Hygiene | Ambitious about Autism
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As children with autism enter puberty, though, hormones start kicking in – and that can be a problem when it comes to being clean and pleasant.

Dad brushing his son's teeth © Photo by Sara Dunn

As children with autism enter puberty hormones start kicking in – and that can be a problem when it comes to being clean and pleasant.

The big problem is that we have two kinds of sweat glands. Eccrine glands are all over us and produce clean, relatively odorless sweat. In adolescence, though, our apocrine glands get going: these glands, located mostly in the armpits and groin, produce the kind of sweat we associate with BO. A teenager who doesn’t wash is, to put it bluntly, a smelly teenager – and a smelly teenager is going to have difficulty making friends. And unfortunately, this can be a difficult process for a teenager with autism to grasp.

Not all kids on the spectrum have problems with personal hygiene, but it’s not unusual – especially those with less complex needs. What’s going on? Some of the problems are physical, and others are social – but don’t worry, there are ways of dealing with both.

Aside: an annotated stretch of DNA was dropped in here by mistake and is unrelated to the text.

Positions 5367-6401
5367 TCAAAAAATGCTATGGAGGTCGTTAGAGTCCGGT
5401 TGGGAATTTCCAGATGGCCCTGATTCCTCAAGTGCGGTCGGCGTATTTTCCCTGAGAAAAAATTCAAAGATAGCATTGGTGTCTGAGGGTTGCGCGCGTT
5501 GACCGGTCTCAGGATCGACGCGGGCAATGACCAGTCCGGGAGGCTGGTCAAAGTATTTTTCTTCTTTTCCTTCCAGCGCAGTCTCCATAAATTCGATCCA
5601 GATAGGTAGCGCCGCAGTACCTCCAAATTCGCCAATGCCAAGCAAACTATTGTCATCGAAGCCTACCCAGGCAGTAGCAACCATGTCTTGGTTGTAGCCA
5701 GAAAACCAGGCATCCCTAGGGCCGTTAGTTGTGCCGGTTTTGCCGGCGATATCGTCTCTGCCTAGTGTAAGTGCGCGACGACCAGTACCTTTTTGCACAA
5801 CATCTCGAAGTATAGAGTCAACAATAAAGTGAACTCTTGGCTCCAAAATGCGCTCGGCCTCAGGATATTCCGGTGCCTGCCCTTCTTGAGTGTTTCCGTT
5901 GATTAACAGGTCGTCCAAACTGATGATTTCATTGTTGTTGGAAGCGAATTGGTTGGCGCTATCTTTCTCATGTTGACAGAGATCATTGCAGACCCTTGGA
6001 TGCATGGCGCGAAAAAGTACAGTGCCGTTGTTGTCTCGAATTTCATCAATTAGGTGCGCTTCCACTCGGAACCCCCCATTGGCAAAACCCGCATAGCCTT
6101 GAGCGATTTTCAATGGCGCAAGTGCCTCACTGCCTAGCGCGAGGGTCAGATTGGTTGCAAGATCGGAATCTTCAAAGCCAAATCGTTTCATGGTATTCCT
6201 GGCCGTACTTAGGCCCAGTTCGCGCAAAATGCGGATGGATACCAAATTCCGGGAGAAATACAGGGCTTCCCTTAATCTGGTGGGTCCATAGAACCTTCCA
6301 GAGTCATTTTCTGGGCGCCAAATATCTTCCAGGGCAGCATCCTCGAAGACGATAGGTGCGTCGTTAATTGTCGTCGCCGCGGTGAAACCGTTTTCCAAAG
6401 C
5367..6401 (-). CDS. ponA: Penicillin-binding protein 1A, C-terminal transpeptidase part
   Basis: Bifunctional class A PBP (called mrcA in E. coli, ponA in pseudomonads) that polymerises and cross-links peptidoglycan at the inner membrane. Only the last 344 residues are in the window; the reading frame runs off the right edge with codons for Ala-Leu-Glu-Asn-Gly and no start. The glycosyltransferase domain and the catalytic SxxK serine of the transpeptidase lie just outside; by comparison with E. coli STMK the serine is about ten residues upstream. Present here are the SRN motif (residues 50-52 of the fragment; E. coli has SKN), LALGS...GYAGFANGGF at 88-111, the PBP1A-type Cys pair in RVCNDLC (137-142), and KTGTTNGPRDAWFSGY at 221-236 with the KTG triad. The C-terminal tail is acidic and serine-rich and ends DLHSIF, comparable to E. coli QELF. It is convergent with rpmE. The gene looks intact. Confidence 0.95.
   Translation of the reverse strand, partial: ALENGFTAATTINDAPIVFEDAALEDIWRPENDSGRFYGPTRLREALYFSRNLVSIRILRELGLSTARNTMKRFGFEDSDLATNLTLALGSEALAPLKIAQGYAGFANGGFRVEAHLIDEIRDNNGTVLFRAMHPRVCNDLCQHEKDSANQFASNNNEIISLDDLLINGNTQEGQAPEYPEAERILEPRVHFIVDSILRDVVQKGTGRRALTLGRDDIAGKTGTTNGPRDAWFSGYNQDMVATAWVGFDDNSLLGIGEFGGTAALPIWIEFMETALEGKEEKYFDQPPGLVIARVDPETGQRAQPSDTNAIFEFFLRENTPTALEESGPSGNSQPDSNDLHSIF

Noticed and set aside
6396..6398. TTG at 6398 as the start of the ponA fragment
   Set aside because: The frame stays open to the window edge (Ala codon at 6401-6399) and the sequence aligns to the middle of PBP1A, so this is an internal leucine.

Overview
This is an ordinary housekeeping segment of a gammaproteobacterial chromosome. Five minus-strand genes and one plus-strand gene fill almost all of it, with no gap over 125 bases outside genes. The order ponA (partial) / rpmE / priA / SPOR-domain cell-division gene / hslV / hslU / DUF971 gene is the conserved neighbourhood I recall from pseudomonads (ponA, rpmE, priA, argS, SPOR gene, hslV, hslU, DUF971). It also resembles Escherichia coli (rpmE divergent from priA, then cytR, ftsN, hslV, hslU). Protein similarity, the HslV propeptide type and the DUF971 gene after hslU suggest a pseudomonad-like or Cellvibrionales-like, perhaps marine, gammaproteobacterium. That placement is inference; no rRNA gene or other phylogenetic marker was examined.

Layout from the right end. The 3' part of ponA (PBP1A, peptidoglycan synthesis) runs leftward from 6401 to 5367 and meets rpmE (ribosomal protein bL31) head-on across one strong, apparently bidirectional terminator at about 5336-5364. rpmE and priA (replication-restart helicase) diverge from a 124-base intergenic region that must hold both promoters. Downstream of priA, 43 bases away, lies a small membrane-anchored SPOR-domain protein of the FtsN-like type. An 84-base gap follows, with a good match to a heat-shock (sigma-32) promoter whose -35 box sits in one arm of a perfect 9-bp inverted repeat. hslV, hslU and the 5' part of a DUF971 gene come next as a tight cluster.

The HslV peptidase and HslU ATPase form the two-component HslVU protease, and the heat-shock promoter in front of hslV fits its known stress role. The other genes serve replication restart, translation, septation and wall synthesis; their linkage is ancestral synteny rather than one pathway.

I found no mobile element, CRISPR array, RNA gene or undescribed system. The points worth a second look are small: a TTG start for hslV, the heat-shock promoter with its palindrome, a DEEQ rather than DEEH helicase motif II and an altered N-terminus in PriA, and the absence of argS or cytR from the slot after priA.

Sensory problems

For a teenager with autism, keeping clean can be surprisingly uncomfortable. Here are some common problems, along with possible solutions.

Problem: Touch. Some kids with autism have very sensitive skin. The sensation of water spraying from the shower, a cold squirt of deodorant, the grinding of hairdresser’s scissors, the prickle of trimmed hair falling onto the skin, the bristle of toothbrushes on sensitive teeth and gums: all of these can feel more uncomfortable than just staying dirty.


  • Try baths rather than showers, and keep temperature changes to a minimum. For instance, keep the temperature of the room and the temperature of the water about even, and perhaps warm the towels up.
  • Try a 2 in 1 shampoo and conditioner: that reduces the amount of rubbing on the scalp.
  • Use goggles to protect their eyes from shampoo and water.
  • Roll-on deodorants are less of a shock to the skin than sprays.
  • An electric toothbrush or one with softer bristles might be easier on the mouth.

Problem: Smell. A strong smell can be overwhelming for someone with autism: if you have a citrus shampoo or minty toothpaste, it might be driving them out of the bathroom. You might also have the reverse problem: some kids with more complex problems can be attracted to the smell of poo, and keeping them away from it (including messing around with their own) becomes an issue.


  • For problems with poo, see the section on toileting.
  • Try different brands of toothpaste and shampoo to see which they prefer.

Problem: Taste. You probably shouldn’t be eating most hygiene products, but toothpaste is an issue. More than that, the taste of the water in the bathroom tap might be causing a problem.